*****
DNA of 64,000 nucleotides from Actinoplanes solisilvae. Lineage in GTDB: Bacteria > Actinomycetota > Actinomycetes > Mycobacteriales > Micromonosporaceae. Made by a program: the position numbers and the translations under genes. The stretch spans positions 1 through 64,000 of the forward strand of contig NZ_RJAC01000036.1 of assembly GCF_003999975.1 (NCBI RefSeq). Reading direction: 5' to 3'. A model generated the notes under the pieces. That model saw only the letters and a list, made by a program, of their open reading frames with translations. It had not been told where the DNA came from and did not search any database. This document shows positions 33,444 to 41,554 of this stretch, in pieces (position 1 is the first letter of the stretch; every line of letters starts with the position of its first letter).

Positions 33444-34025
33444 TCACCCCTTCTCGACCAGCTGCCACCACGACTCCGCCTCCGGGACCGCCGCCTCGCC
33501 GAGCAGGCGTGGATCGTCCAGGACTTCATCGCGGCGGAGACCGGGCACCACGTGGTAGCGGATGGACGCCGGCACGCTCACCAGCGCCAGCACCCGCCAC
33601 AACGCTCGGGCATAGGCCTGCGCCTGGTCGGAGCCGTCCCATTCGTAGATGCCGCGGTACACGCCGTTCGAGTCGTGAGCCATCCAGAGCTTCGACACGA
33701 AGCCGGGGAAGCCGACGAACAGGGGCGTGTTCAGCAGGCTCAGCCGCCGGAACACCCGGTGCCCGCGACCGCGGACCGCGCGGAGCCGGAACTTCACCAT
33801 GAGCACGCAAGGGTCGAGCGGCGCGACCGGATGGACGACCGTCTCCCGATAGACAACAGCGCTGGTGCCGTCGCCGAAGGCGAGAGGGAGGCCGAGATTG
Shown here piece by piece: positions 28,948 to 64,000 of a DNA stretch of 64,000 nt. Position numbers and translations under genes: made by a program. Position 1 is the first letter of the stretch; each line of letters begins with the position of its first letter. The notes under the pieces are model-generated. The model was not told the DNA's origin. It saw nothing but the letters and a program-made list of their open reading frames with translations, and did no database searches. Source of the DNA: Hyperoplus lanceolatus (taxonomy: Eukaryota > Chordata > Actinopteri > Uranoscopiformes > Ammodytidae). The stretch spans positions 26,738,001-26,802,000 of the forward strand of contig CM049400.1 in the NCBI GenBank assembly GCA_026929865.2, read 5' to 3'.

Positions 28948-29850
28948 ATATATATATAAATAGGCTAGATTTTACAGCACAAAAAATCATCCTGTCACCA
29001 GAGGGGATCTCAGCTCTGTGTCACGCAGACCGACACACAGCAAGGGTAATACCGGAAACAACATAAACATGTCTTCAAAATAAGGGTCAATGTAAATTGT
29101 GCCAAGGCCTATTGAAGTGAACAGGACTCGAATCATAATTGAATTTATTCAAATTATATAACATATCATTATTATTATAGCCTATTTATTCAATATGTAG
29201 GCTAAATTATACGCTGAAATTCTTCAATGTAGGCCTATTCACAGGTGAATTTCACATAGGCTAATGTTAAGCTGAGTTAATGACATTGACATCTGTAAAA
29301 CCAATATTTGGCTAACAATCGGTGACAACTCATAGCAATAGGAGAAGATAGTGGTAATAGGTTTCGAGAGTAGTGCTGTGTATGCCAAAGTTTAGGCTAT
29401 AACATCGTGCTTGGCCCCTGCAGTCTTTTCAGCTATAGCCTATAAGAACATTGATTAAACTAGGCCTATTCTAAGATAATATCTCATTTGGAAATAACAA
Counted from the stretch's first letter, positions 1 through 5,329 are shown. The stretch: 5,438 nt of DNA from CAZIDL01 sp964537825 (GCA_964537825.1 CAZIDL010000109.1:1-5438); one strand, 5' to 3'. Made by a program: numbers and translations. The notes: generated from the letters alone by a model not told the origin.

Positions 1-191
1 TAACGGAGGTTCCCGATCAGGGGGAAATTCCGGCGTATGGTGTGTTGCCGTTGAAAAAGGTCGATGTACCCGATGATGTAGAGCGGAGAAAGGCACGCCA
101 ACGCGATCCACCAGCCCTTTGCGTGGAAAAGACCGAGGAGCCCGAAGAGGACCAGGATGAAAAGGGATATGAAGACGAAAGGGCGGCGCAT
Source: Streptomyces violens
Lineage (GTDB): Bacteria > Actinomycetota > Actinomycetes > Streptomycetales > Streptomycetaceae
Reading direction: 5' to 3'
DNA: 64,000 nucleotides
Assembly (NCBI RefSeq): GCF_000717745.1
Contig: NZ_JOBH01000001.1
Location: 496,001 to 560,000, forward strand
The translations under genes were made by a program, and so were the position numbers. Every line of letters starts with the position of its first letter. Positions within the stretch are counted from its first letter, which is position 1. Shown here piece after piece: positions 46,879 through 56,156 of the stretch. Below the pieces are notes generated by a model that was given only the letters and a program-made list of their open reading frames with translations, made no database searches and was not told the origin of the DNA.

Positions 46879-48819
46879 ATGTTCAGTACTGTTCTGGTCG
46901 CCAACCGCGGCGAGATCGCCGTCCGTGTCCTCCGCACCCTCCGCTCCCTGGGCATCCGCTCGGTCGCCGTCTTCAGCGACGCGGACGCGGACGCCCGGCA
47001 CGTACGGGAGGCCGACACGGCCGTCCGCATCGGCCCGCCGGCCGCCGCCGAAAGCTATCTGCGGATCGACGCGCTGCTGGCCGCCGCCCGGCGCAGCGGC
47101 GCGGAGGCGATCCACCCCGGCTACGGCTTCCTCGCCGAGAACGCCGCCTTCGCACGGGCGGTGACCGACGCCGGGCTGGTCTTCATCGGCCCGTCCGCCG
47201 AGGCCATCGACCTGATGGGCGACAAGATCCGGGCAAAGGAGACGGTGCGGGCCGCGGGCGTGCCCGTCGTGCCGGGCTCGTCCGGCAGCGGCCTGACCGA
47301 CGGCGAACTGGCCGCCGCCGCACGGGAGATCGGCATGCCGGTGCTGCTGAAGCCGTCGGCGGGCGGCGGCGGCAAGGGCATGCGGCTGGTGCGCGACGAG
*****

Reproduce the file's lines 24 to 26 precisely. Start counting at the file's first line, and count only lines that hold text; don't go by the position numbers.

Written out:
Assembly (NCBI RefSeq): GCF_000717745.1
Contig: NZ_JOBH01000001.1
Location: 496,001 to 560,000, forward strand